Enjoy some pictures from The Moxie Strings Concert at Meijer Gardens. What a beautiful summer evening! Great music from both The Moxie Strings and The Dave Sharp World's Quintet.
LF's Top 10 Violin Solos
In a recent Q&A session via instagram, I asked my followers if they had any questions or thoughts for any new blog posts. I needed inspiration. A friend and co-worker thought it would be a great idea to add a 'Top 10 List' of violin pieces. I thought this was such a great idea!! So here goes....My Top 10 List of Violin Solos.
Theses pieces span from Baroque, to Classical, to Romantic, to Neo-Classical. They all feature the violin as a solo instrument. I recommend you listen to all of these, let me know of your thoughts. Students, what techniques do you hear these violinists and composers using in these pieces?
What I did with this top 10 list was choose pieces that resonate with my soul. Basically, when I listen to these pieces of music I feel something, I have an emotional connection.
I also picked different soloists for each of these 10 pieces. (Some of the soloists play multiple of these). Take a listen and maybe even try to search for one of the pieces played by a different violinist. For example, Joshua Bell plays 'Aprés un Reve', the Vivaldi 'Winter' piece, and Fauré Violin Sonata Mov. 1. Listen to the versions I chose, then go back and listen to his interpretations of the same pieces. This goes back to my previous blog, each soloist has their own take on a composition, completely unique. If you wanted, you could spend an entire lifetime perfecting or changing just this list of pieces.
LF's Top 10 Violin Solos
1) 'Aprés un Reve' by Gabriel Fauré, Violinist: Janine Jansen
2) 'Suite Populaire Espagnole II - Nana' by Manuel de Falla, Violinist: James Ehnes
3) 'Musica Universalis' by Alex Baranowski, Violinist: Daniel Hope
4) 'Chaconne' by J.S. Bach, Violinist: Christian Kim
5) 'The Four Seasons - III. L'inverno: Winter' by Antonio Vivaldi, Violinist: Itzhak Perlman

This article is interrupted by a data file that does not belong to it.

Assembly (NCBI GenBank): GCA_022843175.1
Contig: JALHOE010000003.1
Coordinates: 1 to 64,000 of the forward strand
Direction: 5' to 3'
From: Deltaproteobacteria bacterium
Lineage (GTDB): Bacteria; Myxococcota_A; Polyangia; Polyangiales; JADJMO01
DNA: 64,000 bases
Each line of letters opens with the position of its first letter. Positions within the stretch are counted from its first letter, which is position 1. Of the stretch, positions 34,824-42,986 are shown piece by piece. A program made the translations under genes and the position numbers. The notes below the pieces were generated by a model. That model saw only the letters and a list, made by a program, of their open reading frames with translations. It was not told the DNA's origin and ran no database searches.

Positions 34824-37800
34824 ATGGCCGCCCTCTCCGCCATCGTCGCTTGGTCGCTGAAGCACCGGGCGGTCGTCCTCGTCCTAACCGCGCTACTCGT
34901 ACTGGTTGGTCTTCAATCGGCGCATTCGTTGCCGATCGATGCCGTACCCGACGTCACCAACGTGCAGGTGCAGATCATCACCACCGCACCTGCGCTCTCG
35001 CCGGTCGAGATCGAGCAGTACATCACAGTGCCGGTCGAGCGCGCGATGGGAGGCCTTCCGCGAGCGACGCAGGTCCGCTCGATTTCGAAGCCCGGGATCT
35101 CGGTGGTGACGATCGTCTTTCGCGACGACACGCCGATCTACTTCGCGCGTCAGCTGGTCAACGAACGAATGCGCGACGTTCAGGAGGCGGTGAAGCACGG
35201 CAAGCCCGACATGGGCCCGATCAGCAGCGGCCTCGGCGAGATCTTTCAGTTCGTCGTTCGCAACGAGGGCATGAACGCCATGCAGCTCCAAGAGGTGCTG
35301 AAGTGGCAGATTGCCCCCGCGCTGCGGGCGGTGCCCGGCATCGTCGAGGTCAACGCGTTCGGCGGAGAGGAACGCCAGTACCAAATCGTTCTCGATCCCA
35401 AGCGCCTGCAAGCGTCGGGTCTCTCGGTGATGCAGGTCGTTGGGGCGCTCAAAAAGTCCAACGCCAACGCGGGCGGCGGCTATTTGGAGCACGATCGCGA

6) 'Violin Sonata No. 1 in A Major - I. Allegro Molto' by Gabriel Fauré, Violinist: Giora Schmidt
7) 'Violin Concerto in E minor Op. 64 Mov. III' by Felix Mendelssohn, Violinist: Hilary Hahn
*Starting at 21 minutes and 30 seconds
8) 'Chaconne' by Tomaso Antonio Vitali, Violinist: Sarah Chang
9) 'Ladies in Lavender' by Nigel Hess, Violinist: Joshua Bell
10) 'Caprice No. 24' by Nicolo Paganini, Violinist: Zia Hyunsu Shin
Hope you all enjoyed this!
P.S. Thanks for the great photo Ariel Vincent!!
Have you ever thought about the unique sounds found in nature? The leaves on the trees in the wind, crickets signaling the night, the waves crashing on the shore... There are over 10,000 different species of birds alone known today. More than 10,000! Can you imagine how many different bird songs and calls there are that you have never heard?
Have you also ever thought about the unique voices of every single person you have ever known? There are about 7.4 billion people on the planet today. Physiologically, most everyone has the same general makeup of vocal chords, throat, nose, mouth...but why do we all sound different? We have the same tools, but each and every single one of us is crafted just a bit differently. We are all unique.
When it comes to musicians and listening to different soloists, I think this comes out if you really pay close attention. Sure, there are thousands of violinists in the world. But, everyone has a different violin made of different wood, played with different emotions. Remember this. Remember how unique you are! Never think you are just another person, or that you are normal. No one is normal. Everyone is unique. Everyone plays a part in this world. Everyone has a different story to tell, different life experiences, different gifts and talents they can bring to create beauty and joy.
To my students, I challenge you to look up a piece of music you like, this can be any genre. But look it up and listen to maybe 5 different versions of it...a cover with different instruments, a different vocalist, the same musician playing it live for an audience vs. in a recording session, one with a vocalist, one without. Did you experience different emotions each time you listened to that same piece of music? What do you think after this experiment?
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